These AI startups stood out the most in Y Combinator’s Winter 2024 batch

Despite an overall decline in startup investment, AI funding has increased over the past year. Capital for generative AI projects alone almost quadrupled between 2022 and 2023, reaching $25.2 billion by the end of December.

So it’s not really surprising that AI startups dominated at Y Combinator’s Winter 2024 Demo Day.

The Y Combinator Winter 2024 cohort has 86 AI startups, according to YC’s official startup directory, nearly double the number in the Winter 2023 batch and nearly triple the number in Winter 2021. Call it a bubble or overhyped, but clearly, AI is the technology of the moment.

As we did last year, we looked at the new Y Combinator cohort – the cohort featured at this week’s Demo Day – and selected some of the most interesting AI startups. Each was selected for different reasons. But initially, they stood out from the others, whether by their technology, their potential market or the experience of their founders.


August Chen (ex-Palantir) and Elton Lossner (ex-Boston Consulting Group) say the government procurement process is hopelessly broken.

Contracts are published on thousands of different websites and can include hundreds of pages of overlapping regulations. (The U.S. federal government alone signs about 11 million contracts a year.) Responding to these RFPs can require the equivalent of entire business divisions, supported by outside consultants and law firms.

Chen and Lossner’s solution is AI to automate the discovery, drafting and compliance process of government contracts. The couple – who met at university – call her Hazel.

Image credits: Hazelnut

Through Hazel, users can be matched with a potential contract, generate a draft response based on the RFP and their company information, create a task checklist, and automatically run compliance checks .

Given the AI’s tendency to hallucinate, I’m a little skeptical that Hazel’s responses and controls will be consistently accurate. But even if they’re close, they could save a tremendous amount of time and effort, allowing small businesses a chance to win hundreds of billions of dollars in government contracts awarded each year.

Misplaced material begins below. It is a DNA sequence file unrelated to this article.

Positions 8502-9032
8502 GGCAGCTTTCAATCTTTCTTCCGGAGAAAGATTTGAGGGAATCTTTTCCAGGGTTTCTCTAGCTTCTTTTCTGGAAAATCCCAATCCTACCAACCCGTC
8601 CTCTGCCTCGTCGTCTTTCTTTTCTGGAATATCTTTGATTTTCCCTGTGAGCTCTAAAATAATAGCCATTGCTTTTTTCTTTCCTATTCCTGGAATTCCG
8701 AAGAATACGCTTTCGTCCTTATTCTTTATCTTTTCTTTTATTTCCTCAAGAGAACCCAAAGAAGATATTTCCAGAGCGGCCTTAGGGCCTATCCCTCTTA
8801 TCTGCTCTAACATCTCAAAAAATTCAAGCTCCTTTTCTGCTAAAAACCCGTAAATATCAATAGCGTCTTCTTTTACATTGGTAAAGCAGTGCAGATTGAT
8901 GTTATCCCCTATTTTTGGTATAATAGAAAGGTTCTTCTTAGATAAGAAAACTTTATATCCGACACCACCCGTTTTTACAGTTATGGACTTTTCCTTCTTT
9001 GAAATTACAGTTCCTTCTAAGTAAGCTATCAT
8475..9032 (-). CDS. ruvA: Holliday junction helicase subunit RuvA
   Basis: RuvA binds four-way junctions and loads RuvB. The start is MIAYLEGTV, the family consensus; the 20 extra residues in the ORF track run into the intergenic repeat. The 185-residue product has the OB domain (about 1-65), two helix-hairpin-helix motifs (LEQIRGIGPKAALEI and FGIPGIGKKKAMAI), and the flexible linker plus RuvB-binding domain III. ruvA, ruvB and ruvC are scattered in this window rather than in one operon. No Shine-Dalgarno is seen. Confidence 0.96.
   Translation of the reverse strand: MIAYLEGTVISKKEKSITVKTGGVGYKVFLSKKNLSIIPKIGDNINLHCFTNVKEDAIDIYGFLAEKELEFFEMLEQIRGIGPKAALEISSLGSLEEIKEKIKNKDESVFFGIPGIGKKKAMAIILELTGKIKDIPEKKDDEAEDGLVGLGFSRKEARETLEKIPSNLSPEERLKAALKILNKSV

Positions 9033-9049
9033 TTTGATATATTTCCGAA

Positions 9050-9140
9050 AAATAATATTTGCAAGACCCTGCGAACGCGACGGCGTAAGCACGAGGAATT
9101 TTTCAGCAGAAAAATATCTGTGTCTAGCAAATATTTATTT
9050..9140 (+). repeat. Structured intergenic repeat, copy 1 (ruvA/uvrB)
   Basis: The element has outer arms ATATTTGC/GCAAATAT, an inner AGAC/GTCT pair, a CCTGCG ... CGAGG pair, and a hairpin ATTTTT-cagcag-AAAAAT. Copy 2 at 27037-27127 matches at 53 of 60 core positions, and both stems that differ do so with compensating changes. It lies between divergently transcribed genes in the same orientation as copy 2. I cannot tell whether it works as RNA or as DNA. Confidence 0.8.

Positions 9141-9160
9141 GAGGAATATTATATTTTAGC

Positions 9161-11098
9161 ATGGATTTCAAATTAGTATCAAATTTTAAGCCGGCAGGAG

Andy A.I.

Home health nurses handle a lot of paperwork. Tiantian Zha knows this well: she previously worked at Verily, the life sciences division of Alphabet, Google’s parent company, where she participated in projects ranging from personalized medicine to reducing cell-borne diseases. mosquitoes.

During her work, Zha discovered that documentation was a significant waste of time for home health nurses. It’s a widespread problem: According to one study, nurses spend more than a third of their time on documentation, reducing time spent on patient care and contributing to burnout.

To ease the documentation burden for nurses, Zha co-founded Andy AI with Max Akhterov, a former Apple engineer. Andy is essentially an AI-powered scribe, capturing and transcribing the spoken details of a patient visit and generating electronic health records.

Andy A.I.

Image credits: Andy A.I.

As with any AI-based transcription tool, there is a risk of bias, that is, the tool may not work well for some nurses and patients based on their accents and choice of language. words. And, from a competitive standpoint, Andy isn’t exactly the first of his kind to do it. market – competitors include DeepScribe, Heidi Health, Nabla and Amazon’s AWS HealthScribe.

But as healthcare moves more and more into the home, demand for apps like Andy AI appears poised to increase.


If your experience with weather apps is anything like this reporter’s, you’ve been caught in a rainstorm after blindly believing predictions of clear blue skies.